There is something to be said about the slower-paced lifestyle in Mexico. Time passes differently here. Opposite to the U.S where everyone has a go-go mentality, “ahorita,” which translates to “now,” never actually means “ahorita.” Punctuality is somewhat less of a priority here.
Downtime is valuable in Mexico, so when individuals are not working, they fill their social calendars with family feasts, social events and adventures. While living in Mexico, I have learned to be more intentional about how I spend my time. These days I find myself living in the moment instead of living in my head.
It is hard to think that in a few short weeks, I will be completing five months abroad in Mexico. While my newfound friends are purchasing return tickets to their respective home countries, I have decided to stay in Mexico for an additional two months to visit my mother’s side of the family and learn about my heritage.
I am not going to lie: It hurts to say goodbye and to be left with only memories. My housemate, Lili, is set to leave this coming Sunday, and I am beyond sad at the thought of only being able to communicate with her via FaceTime. These past five months have felt like an extended summer filled with new experiences, lots of laughter and, of course, adventure.
As the semester comes to a close, I find myself constantly lost in thought, reflecting on my time abroad. When I first arrived in Querétaro at the beginning of the semester, I felt invigorated; Ready to start fresh at a new university, make new friends and finish my last semester of college abroad.
Slowly, I began to experience little bumps in the road. I was able to brush off all the minor inconveniences until it came to course evaluations. I was notified that some courses I had selected did not meet my degree requirements. For a split second, I allowed myself to feel defeated and thought perhaps I should not have participated in this exchange program. Not meeting my degree requirements meant I would be graduating later than expected. It felt as though all my hard work and plans for the future had derailed into the abyss.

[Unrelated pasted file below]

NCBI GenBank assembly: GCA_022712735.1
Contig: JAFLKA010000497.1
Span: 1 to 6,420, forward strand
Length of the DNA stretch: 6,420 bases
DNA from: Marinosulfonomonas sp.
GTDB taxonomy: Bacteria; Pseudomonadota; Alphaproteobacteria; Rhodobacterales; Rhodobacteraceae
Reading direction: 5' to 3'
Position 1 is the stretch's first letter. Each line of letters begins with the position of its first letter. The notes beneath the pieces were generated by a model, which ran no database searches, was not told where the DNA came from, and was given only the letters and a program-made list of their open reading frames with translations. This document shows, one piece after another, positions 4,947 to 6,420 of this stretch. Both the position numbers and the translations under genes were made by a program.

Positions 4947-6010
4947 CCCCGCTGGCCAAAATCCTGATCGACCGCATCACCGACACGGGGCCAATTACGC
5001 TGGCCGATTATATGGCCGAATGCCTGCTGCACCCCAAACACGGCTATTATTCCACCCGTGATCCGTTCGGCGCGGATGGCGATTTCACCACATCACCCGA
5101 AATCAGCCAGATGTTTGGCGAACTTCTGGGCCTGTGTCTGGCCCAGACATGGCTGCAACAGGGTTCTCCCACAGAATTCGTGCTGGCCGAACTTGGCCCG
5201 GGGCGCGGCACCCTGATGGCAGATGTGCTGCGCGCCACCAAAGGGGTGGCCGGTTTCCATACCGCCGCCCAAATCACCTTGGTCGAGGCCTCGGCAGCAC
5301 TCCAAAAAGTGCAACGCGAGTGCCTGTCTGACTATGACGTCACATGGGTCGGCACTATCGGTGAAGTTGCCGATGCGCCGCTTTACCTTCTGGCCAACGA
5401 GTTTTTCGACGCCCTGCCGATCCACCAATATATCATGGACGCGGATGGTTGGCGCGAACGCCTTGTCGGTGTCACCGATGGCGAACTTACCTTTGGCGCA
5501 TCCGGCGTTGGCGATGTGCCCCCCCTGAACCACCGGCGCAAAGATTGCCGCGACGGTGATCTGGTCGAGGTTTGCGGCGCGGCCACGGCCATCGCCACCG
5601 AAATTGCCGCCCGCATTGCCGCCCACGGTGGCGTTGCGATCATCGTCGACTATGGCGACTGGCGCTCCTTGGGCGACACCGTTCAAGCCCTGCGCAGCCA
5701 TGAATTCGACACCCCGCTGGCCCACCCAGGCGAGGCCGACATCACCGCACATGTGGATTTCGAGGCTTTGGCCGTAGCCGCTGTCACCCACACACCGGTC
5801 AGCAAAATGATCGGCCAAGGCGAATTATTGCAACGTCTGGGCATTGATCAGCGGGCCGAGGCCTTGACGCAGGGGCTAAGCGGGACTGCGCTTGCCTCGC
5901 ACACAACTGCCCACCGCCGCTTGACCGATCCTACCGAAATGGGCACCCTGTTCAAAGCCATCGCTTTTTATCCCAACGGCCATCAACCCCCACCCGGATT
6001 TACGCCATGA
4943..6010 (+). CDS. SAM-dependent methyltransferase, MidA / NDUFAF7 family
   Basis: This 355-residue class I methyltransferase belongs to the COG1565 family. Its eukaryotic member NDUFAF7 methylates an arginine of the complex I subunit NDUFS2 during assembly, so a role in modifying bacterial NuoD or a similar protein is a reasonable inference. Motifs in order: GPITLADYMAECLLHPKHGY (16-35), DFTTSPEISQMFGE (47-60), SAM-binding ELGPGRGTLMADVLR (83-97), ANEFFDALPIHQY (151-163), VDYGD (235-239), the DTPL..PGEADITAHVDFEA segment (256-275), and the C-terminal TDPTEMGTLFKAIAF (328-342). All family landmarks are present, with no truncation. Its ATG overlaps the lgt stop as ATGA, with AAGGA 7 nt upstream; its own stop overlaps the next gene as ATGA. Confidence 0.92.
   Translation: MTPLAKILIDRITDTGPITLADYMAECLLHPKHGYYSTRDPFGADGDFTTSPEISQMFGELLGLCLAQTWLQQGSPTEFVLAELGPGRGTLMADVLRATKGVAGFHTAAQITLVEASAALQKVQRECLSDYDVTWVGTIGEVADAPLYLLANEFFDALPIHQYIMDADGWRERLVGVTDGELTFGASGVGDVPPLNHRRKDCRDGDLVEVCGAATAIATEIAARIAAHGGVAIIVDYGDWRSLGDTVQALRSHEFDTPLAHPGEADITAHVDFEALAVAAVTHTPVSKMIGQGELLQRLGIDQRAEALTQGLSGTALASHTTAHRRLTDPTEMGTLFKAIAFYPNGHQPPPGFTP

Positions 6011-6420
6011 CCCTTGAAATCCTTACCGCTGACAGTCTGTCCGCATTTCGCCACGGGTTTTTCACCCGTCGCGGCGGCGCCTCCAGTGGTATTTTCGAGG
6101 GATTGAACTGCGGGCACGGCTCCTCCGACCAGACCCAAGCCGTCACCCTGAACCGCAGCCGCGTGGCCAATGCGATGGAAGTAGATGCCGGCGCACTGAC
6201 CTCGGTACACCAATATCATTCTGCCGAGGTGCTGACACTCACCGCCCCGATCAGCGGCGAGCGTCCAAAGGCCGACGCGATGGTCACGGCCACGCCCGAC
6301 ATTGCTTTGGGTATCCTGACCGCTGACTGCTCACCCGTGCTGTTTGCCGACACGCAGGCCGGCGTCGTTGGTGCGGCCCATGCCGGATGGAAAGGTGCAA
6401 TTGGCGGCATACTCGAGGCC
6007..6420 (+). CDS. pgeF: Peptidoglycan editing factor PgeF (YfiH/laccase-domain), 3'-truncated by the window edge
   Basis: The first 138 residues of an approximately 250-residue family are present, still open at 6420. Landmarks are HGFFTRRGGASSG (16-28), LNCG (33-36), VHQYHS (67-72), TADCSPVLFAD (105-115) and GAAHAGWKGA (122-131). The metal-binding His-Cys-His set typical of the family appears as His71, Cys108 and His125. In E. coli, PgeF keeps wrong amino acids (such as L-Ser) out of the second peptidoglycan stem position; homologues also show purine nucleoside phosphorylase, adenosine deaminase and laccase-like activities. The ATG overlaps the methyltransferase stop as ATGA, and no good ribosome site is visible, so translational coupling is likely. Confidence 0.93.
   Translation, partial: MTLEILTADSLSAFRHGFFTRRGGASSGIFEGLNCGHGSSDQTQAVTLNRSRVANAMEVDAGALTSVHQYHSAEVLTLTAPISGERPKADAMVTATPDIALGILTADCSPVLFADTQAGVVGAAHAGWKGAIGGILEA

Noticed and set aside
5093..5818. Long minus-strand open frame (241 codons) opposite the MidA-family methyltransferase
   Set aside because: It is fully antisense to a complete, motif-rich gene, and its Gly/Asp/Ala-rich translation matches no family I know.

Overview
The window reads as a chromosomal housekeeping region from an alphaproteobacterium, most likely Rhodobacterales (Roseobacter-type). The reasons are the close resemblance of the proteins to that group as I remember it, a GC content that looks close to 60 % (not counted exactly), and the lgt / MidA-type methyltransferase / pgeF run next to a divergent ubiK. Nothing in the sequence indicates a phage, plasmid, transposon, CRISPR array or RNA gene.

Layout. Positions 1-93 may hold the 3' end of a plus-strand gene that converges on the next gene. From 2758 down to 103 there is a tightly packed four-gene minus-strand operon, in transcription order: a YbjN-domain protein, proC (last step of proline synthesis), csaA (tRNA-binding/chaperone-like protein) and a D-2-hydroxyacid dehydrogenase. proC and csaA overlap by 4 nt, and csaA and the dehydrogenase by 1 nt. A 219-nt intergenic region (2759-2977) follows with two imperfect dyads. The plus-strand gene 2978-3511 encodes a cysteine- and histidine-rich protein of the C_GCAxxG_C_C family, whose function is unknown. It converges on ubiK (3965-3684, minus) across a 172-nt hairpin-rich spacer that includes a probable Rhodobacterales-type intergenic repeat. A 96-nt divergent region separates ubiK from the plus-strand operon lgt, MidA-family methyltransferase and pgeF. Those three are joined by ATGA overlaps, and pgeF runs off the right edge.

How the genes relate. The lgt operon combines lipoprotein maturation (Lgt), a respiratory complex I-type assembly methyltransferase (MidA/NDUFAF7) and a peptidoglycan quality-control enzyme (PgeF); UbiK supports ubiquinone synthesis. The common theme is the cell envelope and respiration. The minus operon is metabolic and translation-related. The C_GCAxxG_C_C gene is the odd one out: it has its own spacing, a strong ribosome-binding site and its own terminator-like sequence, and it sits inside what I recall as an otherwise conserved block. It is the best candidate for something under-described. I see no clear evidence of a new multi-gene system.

But then I thought back to everything I had experienced in Mexico. From reconnecting with family in Ciudad de Mexico, to climbing halfway up a monolith in Bernal, to visiting my father’s home state of Jalisco, to releasing a baby turtle into the ocean and swimming with dolphins in Oaxaca. None of this would have been possible if I had not decided to study abroad.
If I had not accepted this program, then I would not have met my host mom, Lety, and her lovely family. I would not have had the privilege to have philosophical conversations with my housemate, Lili. I would not have met all of the amazing and diverse students from around the globe. And most importantly, I would not be a part of the “Tec community” at my school, Tecnológico de Monterrey.
I quickly realized that this societal timeline I’d been utilizing to guide my life and achievements, in all, honestly, meant nothing to me. What I learned is that time is too precious to be spent comparing oneself to others. If time is limited, why should we allow other peoples’ thoughts to get in our way?
As Steve Jobs once said, “You can’t connect the dots looking forward; you can only connect them looking backward. So, you have to trust that the dots will somehow connect in your future.” This requires us to trust our intuition even if it takes us off the beaten path and take life one day at a time.
Being able to experience a different model of education abroad has given me a new perspective not only on the United States’ educational system but also on how to apply concepts to real-world scenarios inside and outside my career—none of which would have been possible if I had not decided to study abroad.
This post was contributed by Jessica Mares, a senior sociology and government double major studying in Querétaro, Mexico. Read her first blog post here.